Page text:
“Hashkafah is how we integrate the dichotomy between our Torah lives and everything else that surrounds us. Those who surround themselves with only Torah have no need for hashkafah.
This is an extremely narrow redefinition of hashkafah.May 2, 2022 11:38 am at 11:38 am #2081822
“It permits to smoke and drink. “
This is a highly misleading statement.May 2, 2022 12:25 pm at 12:25 pm #2081827
It is not misleading in this context.May 2, 2022 12:27 pm at 12:27 pm #2081835
Avram in MD,
Of course I’m very friendly with those that wear Black hats, think the internet is evil and won’t eat at my house. There’s a simple reason for that. I had classmates and friends growing up that were Frummer (& less so) than I was but I know even though they have a different Hashkafa they’re still wonderful menschlich people. “Don’t judge a person by what they wear on their head, what their Hashkafa is or where they send their kids to school. Judge them by the content of their character.”May 2, 2022 1:07 pm at 1:07 pm #2081877
Kuvult – who arbitrarily decided that middos (one mitzvah) is more important than kedushas aynayim? Isn’t that also a character element? Or are we going just by who’s “nicer”?May 2, 2022 1:07 pm at 1:07 pm #2081878
Nome; I’m discussing spiritual harm, not physical. Halacha informs us as to what is spiritual healthy and unhealthy. Doing aveiros hurt us, no matter how numb one may feel to them.May 2, 2022 1:26 pm at 1:26 pm #2081890
I think your idea is warped. Whatever. Which home would you send your kids to? It’s already night. In one house the parents are davening mincha. In the other, they finished maariv and are drinking and smoking.May 2, 2022 1:40 pm at 1:40 pm #2081891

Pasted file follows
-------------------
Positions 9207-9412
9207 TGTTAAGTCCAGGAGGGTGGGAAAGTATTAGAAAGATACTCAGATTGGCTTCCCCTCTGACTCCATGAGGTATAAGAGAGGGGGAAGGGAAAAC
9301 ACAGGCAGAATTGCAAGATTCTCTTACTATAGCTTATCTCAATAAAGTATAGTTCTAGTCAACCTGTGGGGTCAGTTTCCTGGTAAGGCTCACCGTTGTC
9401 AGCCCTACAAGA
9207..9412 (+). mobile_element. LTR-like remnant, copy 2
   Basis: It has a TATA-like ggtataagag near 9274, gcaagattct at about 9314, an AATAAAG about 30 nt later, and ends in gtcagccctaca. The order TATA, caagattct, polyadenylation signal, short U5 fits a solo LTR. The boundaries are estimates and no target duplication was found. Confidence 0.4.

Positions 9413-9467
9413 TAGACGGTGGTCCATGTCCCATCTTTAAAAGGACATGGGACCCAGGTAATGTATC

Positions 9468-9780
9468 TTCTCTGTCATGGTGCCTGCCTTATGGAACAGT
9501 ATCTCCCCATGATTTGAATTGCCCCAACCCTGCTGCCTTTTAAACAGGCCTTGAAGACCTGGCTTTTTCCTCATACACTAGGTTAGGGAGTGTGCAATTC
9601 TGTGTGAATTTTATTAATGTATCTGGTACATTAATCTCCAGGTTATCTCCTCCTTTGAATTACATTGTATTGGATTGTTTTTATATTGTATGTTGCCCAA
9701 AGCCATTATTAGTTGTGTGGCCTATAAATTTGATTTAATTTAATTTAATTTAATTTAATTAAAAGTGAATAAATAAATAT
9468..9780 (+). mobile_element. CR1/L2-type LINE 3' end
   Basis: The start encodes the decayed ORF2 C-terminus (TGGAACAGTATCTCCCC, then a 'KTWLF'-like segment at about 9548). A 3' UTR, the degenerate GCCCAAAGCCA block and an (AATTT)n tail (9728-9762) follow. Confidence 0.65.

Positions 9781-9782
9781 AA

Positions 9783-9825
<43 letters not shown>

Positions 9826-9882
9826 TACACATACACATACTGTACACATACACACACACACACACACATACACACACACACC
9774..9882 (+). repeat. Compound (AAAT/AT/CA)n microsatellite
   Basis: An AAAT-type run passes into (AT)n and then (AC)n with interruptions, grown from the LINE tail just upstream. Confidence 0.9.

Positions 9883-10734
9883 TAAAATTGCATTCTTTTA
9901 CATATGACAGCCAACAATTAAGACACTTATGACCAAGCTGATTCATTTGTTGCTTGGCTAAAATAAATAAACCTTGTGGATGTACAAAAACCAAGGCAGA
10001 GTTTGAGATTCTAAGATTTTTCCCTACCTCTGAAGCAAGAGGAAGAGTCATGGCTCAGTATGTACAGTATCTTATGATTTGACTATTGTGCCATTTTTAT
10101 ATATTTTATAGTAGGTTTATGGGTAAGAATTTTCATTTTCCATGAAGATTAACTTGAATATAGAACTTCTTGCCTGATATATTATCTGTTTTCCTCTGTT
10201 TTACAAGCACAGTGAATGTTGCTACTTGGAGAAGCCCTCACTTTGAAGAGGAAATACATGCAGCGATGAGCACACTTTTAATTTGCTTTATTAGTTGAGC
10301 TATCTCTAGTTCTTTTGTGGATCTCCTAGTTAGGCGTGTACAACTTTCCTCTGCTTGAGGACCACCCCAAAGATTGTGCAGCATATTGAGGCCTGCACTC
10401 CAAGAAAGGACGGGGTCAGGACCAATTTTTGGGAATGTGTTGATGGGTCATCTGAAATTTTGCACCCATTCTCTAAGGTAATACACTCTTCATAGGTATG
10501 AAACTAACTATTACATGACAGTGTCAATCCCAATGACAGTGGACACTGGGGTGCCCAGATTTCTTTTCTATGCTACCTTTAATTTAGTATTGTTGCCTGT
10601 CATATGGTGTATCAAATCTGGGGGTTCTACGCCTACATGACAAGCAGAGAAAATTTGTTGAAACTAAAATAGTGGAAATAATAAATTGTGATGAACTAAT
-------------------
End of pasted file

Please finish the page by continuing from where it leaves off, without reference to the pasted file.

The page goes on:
I’m not sure where the argument even is. In my OP I said I grew up assuming kids of different backgrounds could go to the same school and play at each others house. When I got older I learned the correct Derech is to place people into different groups based on certain criteria. That’s what you and others keep advocating. So where’s the argument? The bigger question is why do you all at some level feel uncomfortable with it that you feel the need to justify or defend it?May 2, 2022 2:43 pm at 2:43 pm #2081908ujmParticipant
Kuvult, do you have the same attitude of letting your kids be good friends and go to the homes of children from families that are Open Orthodox, Conservadox or Reform Jews?May 2, 2022 3:27 pm at 3:27 pm #2081944
Avram, I agree on changing priorities and kids. My kids do not stay in touch with those friends who became non-observant or moved into lax MO circles. Still, something is not right here. If you note, Sephardim seem to have more united communities, with many masorti people who feel like part of am yisrael even if not always observant or learned. Possibly, we suffer the post-haskala shock that we probably need to get over already. Number of reformim, socialists, OO is not that high any more, most non-observant Jews are ignorami rather than apikoiri.May 2, 2022 3:27 pm at 3:27 pm #2081945
> who arbitrarily decided that middos (one mitzvah) is more important than kedushas aynayim
without weighing on the debate itself. there are priorities in values, we are not just adding up mitzvos, see discussions why Avraham wanted shidduch from Syria rather than Knaanim.May 2, 2022 3:29 pm at 3:29 pm #2081949